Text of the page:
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Takin' It To the Streets: New Food Trucks Coming to a Corner Near You

The birds are chirping, the grass is (fitfully) greening, and the year’s first thunderstorm has come and gone. It’s early spring in MSP. Soon food truck season begins in earnest. Here are some new additions to our burgeoning mobile foodie scene, which further demonstrate MSP’s evolving restaurant culture, encourage street life and generate community. These four are either already operational or plan to be by the summer solstice.
1. Tatanka Truck
The early season’s most exciting announcement is Tatanka Truck, which bills itself “Minnesota’s first healthy Native American food truck.” Devised and overseen by Sean Sherman and his crew from The Sioux Chef, Tatanka (Lakota for bison) is based out of Minneapolis’ Little Earth neighborhood.
Though Tatanka’s menu won’t be finalized until May 15, it’s “likely to be in line” with The Sioux Chef’s existing cuisine, says Dana Thompson, The Sioux Chef’s brand manager. “Tatanka is going to be a buffalo-themed food truck with truly indigenous offerings,” she elaborates, “meaning no chicken, pork or beef, no dairy or wheat, and no refined sugars or soda.”
In other words, if the indigenous tribes of the North didn’t eat it before first contact with European settlers, it won’t be on Tatanka Truck’s menu.
At least to start, Tatanka “will be mainly used for events around the metro area, with booking preference given to native communities across the Midwest,” says Thompson. “We see plenty of opportunity at street fairs and festivals as well.”
Budding chefs, take notice: Tatanka posted for a food truck manager position on April 1.
2. Sal’s Place on the Road
Sal’s Place on the Road is the latest member of MSP’s small but highly visible cohort of Italian-style trucks, Vin’s Italian among them.
Sal’s specializes in such familiar Italian cuisine as various ziti configurations, caprese (mozzarella, tomatoes and basil in olive oil and sometimes vinegar), and sausage and pepper sandwiches. The not-so-familiar bites include like arancini (Sicilian rice balls) and chocolate ravioli. Sal’s makes as much as possible from scratch, including its arancini (which is looking like a signature dish) and fresh meatballs.
So far, Sal’s preferred lunchtime haunts (per Twitter, at least) include the Capitol/John Ireland Boulevard area, Mears Park and Regions Hospital in downtown St. Paul. Evenings find Sal’s at a rotating slate of breweries, notably Summit, Indeed and Bauhaus.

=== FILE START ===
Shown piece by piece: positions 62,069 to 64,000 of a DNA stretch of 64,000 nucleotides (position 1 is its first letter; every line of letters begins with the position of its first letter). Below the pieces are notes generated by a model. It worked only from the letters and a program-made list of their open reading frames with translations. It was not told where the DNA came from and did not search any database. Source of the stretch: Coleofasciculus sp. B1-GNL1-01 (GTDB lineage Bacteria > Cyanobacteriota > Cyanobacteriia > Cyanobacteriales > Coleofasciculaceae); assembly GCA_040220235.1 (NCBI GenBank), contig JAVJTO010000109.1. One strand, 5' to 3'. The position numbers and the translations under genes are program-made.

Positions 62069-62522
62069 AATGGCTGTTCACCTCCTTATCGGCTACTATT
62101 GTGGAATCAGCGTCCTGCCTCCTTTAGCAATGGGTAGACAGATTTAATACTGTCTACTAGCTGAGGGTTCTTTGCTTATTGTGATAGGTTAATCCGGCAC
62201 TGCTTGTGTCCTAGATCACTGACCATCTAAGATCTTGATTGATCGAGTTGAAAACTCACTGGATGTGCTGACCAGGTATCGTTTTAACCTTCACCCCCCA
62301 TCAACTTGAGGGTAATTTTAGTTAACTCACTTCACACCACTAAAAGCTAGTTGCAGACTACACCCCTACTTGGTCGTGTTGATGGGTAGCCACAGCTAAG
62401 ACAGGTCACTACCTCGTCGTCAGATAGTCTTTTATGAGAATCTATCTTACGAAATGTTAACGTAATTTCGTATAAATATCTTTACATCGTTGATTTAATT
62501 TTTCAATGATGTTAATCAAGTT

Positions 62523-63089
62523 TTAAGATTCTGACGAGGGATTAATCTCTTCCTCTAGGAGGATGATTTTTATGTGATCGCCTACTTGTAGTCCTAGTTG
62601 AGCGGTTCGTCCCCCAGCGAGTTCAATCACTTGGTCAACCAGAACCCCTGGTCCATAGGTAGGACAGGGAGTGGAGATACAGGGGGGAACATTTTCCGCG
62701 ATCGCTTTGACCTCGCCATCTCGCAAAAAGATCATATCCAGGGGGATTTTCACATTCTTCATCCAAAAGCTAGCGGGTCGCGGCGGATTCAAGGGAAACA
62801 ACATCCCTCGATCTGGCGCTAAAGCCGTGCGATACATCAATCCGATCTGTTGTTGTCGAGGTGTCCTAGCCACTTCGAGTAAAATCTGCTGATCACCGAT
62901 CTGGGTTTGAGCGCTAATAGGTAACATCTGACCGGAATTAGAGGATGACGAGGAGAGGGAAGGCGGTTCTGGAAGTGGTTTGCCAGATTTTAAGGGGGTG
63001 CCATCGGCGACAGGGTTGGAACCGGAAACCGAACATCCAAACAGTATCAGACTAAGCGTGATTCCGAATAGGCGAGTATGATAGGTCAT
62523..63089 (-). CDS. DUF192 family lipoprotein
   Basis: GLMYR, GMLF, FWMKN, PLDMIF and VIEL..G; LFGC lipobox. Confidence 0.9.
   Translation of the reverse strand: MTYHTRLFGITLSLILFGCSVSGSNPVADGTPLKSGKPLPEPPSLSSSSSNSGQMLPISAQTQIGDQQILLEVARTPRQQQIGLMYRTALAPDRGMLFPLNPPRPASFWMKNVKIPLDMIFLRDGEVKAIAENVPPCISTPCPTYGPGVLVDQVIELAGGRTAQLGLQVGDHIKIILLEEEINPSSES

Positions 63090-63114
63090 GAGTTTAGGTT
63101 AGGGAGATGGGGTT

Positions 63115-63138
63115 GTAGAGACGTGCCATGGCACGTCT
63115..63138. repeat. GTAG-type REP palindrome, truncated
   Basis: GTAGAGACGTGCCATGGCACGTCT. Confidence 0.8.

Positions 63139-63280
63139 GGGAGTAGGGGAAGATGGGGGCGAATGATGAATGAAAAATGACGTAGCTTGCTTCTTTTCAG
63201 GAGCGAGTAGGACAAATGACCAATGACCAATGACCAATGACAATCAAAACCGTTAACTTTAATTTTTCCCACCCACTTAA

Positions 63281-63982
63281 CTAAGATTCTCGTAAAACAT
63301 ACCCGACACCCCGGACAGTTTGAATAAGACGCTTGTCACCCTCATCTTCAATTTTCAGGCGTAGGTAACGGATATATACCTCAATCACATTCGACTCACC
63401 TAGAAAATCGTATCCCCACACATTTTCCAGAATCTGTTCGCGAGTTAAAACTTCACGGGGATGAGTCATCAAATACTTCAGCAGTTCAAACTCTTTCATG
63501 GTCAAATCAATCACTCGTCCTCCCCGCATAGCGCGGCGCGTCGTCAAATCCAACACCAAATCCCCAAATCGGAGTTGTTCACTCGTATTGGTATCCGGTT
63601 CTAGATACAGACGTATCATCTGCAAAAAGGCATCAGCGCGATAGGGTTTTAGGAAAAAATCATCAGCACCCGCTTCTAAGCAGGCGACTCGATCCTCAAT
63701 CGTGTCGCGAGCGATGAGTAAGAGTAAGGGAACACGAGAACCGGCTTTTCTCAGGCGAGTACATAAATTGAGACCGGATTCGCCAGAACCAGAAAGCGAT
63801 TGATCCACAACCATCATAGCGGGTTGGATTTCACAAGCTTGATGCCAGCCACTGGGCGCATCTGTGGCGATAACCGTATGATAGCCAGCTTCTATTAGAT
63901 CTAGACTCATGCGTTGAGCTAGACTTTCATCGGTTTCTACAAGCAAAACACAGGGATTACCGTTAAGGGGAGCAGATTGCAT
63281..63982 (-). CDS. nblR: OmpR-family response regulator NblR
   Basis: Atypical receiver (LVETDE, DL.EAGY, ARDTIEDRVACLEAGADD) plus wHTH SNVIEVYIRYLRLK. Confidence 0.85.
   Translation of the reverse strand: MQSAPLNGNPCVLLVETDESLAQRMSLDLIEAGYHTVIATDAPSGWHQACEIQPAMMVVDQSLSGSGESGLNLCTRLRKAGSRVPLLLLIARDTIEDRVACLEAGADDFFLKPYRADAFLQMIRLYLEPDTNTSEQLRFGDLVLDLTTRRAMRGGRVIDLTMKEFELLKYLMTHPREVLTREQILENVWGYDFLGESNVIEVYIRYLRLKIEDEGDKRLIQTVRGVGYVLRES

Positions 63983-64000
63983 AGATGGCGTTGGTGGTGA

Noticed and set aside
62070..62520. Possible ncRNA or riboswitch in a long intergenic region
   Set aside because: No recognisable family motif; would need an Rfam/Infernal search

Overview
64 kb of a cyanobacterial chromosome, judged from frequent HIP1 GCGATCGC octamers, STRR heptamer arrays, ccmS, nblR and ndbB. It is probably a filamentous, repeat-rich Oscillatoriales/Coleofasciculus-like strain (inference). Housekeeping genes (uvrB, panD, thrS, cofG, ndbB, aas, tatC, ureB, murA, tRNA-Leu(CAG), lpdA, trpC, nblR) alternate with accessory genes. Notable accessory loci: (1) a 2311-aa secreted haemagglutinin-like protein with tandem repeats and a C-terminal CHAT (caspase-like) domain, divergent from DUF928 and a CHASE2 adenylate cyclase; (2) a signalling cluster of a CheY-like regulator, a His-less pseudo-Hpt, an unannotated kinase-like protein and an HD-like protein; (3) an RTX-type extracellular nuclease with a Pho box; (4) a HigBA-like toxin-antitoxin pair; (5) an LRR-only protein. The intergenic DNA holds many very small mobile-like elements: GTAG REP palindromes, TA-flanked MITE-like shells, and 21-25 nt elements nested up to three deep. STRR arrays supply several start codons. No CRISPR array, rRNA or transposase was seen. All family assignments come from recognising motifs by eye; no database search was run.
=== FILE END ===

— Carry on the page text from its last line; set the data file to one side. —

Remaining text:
3. Brooks High Beer Battered
Speaking of craft beer, Brooks High Beer Battered is putting a new spin on deep-fried fish. (Lent might be over, but the success of Anchor Fish & Chips proves that MSP is a year-round fried fish town.)
Barely a month after completing a successful Kickstarter campaign that funded the purchase of their new truck, owners Pete Toft and Brett Drake are busily finalizing a menu that incorporates beer from some of the Twin Cities’ hottest breweries: Lynlake, Bauhaus, Fair State and Tin Whiskers are all confirmed, and others may be in the works.

Picture your favorite beer, an IPA, a Pilsner, a stout," invites Brooks High's website. "We'll use each of these [beers] as the central ingredient for a variety of uniquely crafted beer batters that will bathe walleye in a deliciously fluffy, crispy and craft beery layer."

“Most food trucks create a menu that explores a specific cuisine,” add Toft and Drake in Brooks High’s Kickstarter video. “We decided to create one that explores beer.”
Brooks High won’t actually serve beer. But fried fish battered in the region’s tastiest brews is probably the next best thing. And the two owners have been busy inking partnerships with non-alcoholic suppliers, too, including west-central Minnesota’s buzzworthy Redhead Creamery. (Expect deep-fried cheese curds to be a regular menu fixture.)
Brooks High hasn’t made any detailed announcements about where they’ll be posting up this season — but given the theme and fare, local brewery partnerships seem likely. Stay tuned.
4. The Curious Goat
Chef Ian Gray, former owner of The Gray House restaurant, has a new project: The Curious Goat, a farm-to-table food truck that sources fresh, local meat, veggie and dairy ingredients whenever possible. Regulars at Sociable Cider Werks, where The Curious Goat serves as “food truck in residence,” have known about Gray’s project for several months His truck sits right outside the front entrance during the cidery’s Thursday through Sunday open hours.
The Curious Goat’s fare is eclectic and, for lack of a better term, goat-heavy: savory braised goat-meat sliders and goat cheese curds share menu space with maple goat sausage and brussels sprouts topped with goat bacon and goat cheese, all of which were deemed snackworthy in a Pioneer Press review.
For those who don’t frequent Sociable, Gray has expressed interest in broadening The Curious Goat’s beat to downtown Minneapolis and/or St. Paul. (Though, in a recent interview, he sounded skeptical about maneuvering his extra-long truck through downtown traffic.) Firmer engagements may be forthcoming as the weather warms.
More trucks to come
If past years are any indication, these four new MSP food trucks presage a lively 2015 season filled with announcements, debuts and rebrands. “Most [trucks] launch once the weather is better,” explains TC Street Food, an anonymous Twitter handle devoted to MSP’s food truck scene. Here’s to seeing what the season brings.
Brian Martucci is The Line's Innovation and Jobs News Editor.
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